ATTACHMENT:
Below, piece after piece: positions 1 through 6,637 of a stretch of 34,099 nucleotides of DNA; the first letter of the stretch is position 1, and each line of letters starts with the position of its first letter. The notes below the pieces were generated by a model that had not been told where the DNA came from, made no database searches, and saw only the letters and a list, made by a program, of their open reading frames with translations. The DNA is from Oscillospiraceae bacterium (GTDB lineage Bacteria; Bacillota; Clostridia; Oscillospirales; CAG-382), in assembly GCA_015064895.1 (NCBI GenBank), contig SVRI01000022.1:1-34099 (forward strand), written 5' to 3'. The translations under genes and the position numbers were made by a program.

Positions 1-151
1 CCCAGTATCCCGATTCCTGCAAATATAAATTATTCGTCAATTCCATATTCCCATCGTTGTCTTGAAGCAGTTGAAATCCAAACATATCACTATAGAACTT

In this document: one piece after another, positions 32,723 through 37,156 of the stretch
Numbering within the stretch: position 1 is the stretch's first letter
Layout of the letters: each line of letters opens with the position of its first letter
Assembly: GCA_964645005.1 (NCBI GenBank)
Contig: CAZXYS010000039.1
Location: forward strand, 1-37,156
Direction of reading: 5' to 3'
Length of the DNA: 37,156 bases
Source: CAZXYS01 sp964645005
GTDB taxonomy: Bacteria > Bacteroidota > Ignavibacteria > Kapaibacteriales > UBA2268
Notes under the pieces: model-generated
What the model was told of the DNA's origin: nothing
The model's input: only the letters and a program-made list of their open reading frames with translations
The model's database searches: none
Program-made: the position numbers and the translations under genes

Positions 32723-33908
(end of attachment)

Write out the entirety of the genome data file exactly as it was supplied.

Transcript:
Below, piece after piece: positions 1 through 6,637 of a stretch of 34,099 nucleotides of DNA; the first letter of the stretch is position 1, and each line of letters starts with the position of its first letter. The notes below the pieces were generated by a model that had not been told where the DNA came from, made no database searches, and saw only the letters and a list, made by a program, of their open reading frames with translations. The DNA is from Oscillospiraceae bacterium (GTDB lineage Bacteria; Bacillota; Clostridia; Oscillospirales; CAG-382), in assembly GCA_015064895.1 (NCBI GenBank), contig SVRI01000022.1:1-34099 (forward strand), written 5' to 3'. The translations under genes and the position numbers were made by a program.

Positions 1-151
1 CCCAGTATCCCGATTCCTGCAAATATAAATTATTCGTCAATTCCATATTCCCATCGTTGTCTTGAAGCAGTTGAAATCCAAACATATCACTATAGAACTT

In this document: one piece after another, positions 32,723 through 37,156 of the stretch
Numbering within the stretch: position 1 is the stretch's first letter
Layout of the letters: each line of letters opens with the position of its first letter
Assembly: GCA_964645005.1 (NCBI GenBank)
Contig: CAZXYS010000039.1
Location: forward strand, 1-37,156
Direction of reading: 5' to 3'
Length of the DNA: 37,156 bases
Source: CAZXYS01 sp964645005
GTDB taxonomy: Bacteria > Bacteroidota > Ignavibacteria > Kapaibacteriales > UBA2268
Notes under the pieces: model-generated
What the model was told of the DNA's origin: nothing
The model's input: only the letters and a program-made list of their open reading frames with translations
The model's database searches: none
Program-made: the position numbers and the translations under genes

Positions 32723-33908